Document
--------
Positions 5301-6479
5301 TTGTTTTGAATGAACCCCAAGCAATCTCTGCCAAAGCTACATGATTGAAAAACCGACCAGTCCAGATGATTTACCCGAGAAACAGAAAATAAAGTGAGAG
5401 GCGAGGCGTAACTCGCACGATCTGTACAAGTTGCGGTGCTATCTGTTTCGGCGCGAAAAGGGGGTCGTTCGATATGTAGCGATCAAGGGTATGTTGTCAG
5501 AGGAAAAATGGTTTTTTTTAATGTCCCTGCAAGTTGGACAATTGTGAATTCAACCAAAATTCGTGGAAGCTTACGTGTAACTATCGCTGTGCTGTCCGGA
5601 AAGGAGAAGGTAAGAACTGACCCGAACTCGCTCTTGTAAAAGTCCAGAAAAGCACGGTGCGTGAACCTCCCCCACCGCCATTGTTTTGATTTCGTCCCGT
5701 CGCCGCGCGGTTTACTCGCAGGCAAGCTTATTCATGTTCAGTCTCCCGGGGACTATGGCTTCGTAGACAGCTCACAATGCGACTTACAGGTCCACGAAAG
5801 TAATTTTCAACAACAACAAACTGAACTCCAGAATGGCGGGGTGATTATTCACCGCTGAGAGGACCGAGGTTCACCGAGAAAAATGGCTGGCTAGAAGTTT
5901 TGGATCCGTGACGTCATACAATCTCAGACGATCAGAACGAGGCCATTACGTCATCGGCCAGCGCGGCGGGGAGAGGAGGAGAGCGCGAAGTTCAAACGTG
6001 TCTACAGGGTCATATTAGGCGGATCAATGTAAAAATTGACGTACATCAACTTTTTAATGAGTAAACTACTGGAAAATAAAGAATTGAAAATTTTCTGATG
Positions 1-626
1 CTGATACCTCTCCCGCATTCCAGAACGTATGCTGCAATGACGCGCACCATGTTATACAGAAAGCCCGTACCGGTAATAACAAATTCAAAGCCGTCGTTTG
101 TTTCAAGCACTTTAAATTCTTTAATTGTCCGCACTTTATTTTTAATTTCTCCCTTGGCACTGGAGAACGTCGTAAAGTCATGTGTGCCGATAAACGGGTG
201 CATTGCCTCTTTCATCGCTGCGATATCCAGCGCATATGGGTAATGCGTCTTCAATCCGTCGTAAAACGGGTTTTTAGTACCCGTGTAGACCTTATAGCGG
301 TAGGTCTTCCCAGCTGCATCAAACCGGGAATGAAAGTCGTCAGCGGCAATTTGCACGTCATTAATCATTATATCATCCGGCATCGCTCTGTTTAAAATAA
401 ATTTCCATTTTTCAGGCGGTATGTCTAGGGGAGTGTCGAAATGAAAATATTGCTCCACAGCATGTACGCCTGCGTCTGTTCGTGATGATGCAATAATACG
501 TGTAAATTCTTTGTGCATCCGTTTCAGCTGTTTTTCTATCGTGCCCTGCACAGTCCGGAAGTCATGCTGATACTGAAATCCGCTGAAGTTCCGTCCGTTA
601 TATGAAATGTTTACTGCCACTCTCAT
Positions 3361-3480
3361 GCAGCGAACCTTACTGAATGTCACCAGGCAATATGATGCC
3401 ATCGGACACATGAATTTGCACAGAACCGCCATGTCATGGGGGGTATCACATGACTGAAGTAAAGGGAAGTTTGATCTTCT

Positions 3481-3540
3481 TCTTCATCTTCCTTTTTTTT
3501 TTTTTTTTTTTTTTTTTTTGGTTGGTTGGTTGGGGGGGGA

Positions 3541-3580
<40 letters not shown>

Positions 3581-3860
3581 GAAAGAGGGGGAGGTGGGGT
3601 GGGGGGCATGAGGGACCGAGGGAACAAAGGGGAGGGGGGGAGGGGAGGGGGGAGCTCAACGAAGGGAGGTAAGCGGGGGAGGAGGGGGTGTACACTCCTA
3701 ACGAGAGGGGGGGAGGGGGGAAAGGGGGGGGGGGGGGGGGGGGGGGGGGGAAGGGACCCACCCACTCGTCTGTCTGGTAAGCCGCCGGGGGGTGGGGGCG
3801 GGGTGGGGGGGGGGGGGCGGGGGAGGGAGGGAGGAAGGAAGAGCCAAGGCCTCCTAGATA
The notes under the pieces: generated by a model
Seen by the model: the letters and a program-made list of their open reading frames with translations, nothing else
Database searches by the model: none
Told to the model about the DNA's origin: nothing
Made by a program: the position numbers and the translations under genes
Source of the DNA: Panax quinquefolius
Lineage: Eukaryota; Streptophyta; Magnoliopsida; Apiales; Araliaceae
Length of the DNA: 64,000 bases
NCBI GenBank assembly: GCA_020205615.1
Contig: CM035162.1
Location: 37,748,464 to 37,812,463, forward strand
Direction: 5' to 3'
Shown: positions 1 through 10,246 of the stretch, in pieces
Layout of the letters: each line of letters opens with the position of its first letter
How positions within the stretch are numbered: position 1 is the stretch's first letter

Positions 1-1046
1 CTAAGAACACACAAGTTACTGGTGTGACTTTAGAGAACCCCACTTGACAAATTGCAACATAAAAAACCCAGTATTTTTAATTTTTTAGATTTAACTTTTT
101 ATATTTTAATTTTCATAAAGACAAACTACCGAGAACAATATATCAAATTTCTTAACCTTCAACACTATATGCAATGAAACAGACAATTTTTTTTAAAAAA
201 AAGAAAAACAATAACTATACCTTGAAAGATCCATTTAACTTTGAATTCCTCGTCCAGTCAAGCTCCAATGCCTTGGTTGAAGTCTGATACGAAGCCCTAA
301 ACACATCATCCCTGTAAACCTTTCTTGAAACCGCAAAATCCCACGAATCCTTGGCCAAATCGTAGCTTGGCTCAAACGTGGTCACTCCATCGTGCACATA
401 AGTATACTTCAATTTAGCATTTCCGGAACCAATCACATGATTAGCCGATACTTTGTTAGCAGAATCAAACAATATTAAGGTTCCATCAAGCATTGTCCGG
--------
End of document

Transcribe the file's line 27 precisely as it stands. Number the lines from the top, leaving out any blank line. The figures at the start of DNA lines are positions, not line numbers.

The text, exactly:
3581 GAAAGAGGGGGAGGTGGGGT